MaltaToday editor Saviour Balzan has lost a libel case he filed against veteran journalist Ivan Camilleri and has also been ordered to pay Camilleri’s court expenses.
In a judgement handed down by Magistrate Rachel Montebello on Wednesday after three years of legal proceedings, the court found that Balzan had used his newspaper to launch personal attacks against Camilleri and even his brother.
Magistrate Rachel Montebello observed in her ruling that Balzan had not only written in the most negative of terms about Camilleri, but that Balzan had also “specifically and regularly attacked his brother’s [Alan Camilleri’s] conduct when he was Chief Executive of Malta Enterprise”.
The case deals with allegations published by Balzan to the effect that Camilleri had shoplifted from a supermarket, accusations the journalist has continuously and vehemently denied. Camilleri had stated on social media on 30 October 2019, defending himself in the wake of a series of articles in MaltaToday, that the articles were written with malicious intent and with the sole aim of tarnishing his reputation.
Balzan sued Camilleri over the social media post, but the court has given no quarter to Balzan’s claims.
Magistrate Montebello found in her ruling that “The Court is convinced that this statement [in which Camilleri defended his reputation] constitutes the defendant’s honest opinion of a series of articles previously published by the plaintiff [Balzan] in the MaltaToday newspaper.”
The court observed that from the evidence presented, Balzan’s articles eventually led to Camilleri’s dismissal from his position as a senior journalist at Allied Newspapers Limited, publishers of The Times of Malta, three years ago.
The court noted in its ruling how Camilleri had, in the statement contested by Balzan, rightfully “expressed his concern about how a managing editor of a newspaper could ever have come to create such a sensational story from an innocent incident”.
The Court noted that it was “Camilleri’s honest opinion that the plaintiff [Balzan] had published the stories in bad faith and with the sole purpose of tarnishing his [Camilleri’s] reputation”.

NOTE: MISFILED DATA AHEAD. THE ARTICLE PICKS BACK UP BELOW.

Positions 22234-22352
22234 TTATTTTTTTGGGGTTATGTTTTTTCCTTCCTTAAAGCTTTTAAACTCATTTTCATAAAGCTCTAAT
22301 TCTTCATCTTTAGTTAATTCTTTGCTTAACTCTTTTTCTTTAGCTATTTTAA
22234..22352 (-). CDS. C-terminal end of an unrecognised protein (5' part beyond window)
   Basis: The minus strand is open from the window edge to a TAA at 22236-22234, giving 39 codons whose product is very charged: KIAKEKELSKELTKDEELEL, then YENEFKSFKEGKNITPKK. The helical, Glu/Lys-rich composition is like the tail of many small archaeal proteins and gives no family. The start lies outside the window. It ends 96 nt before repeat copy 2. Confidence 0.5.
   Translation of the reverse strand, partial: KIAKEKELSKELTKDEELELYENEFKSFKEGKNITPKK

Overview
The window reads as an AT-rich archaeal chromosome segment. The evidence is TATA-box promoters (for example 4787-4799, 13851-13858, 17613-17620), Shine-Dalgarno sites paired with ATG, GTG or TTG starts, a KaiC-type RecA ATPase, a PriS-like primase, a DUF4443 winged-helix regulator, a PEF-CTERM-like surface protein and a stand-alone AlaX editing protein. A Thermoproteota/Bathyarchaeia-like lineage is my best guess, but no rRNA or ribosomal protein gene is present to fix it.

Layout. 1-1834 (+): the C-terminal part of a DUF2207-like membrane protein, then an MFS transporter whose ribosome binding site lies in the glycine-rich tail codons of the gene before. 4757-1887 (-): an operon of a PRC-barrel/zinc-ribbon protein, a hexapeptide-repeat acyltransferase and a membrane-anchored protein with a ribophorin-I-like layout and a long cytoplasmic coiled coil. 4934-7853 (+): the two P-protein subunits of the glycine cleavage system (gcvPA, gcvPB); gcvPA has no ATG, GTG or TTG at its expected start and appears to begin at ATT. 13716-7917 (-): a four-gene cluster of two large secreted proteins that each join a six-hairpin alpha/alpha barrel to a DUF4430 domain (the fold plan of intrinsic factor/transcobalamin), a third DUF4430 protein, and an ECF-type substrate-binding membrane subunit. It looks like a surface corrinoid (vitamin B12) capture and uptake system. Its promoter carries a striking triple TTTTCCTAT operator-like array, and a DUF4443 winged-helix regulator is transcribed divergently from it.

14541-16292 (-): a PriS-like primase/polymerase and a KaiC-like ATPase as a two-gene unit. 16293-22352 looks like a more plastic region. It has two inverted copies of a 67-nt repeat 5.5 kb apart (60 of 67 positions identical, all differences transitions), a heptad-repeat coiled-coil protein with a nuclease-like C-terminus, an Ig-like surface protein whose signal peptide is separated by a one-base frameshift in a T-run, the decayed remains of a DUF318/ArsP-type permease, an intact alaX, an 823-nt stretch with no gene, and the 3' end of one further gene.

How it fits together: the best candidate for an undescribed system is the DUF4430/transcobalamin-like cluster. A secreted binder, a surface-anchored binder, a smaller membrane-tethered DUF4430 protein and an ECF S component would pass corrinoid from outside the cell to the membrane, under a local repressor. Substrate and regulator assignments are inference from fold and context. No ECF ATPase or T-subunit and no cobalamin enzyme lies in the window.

The Court observed that Camilleri was a prominent journalist who, at the time, was working with The Times of Malta, a rival newspaper to MaltaToday.
It noted that Camilleri “is a public figure as he inevitably exercises his profession on a public platform where publicity is given through the articles published by him, many of which will inevitably concern matters of public interest and which will initiate a public debate.
“Therefore, the defendant could legitimately expect a certain amount of criticism and public scrutiny in connection with an incident where he is alleged to have committed a criminal offence.”
‘Defamation laws must be used for their intended purpose’
The Court found in its judgement, “Defamation laws must be used for their intended purpose and not to challenge the publisher [Camilleri] because he publicly denied the allegations published by the aggrieved person [Balzan].
“The personal satisfaction of the aggrieved person [Balzan] and the use of court action for defamation as a platform for further damaging the reputation of the sued person is a motive that goes beyond the purpose of the defamation action,” the Court ruled while dismissing extraneous arguments from the plaintiff.
“The plaintiff [Balzan] cannot use this court action to obtain a judicial pronouncement that the defendant [Camilleri] was wrong when he stated [in his social media post] that the story published by MaltaToday on 30 October 2019 was an invention, a lie and full of inaccuracies,” the Court ruled.
It is common knowledge, the Court noted, that defamation laws are legal tools intended to defend one’s reputation and to provide a remedy for reputational damages. They are not, however, “intended to decide what the truth is or to correct any false statements”.
Magistrate Montebello dismissed Balzan’s case and ordered him to pay Camilleri’s legal expenses. Camilleri was defended by Dr Peter Fenech.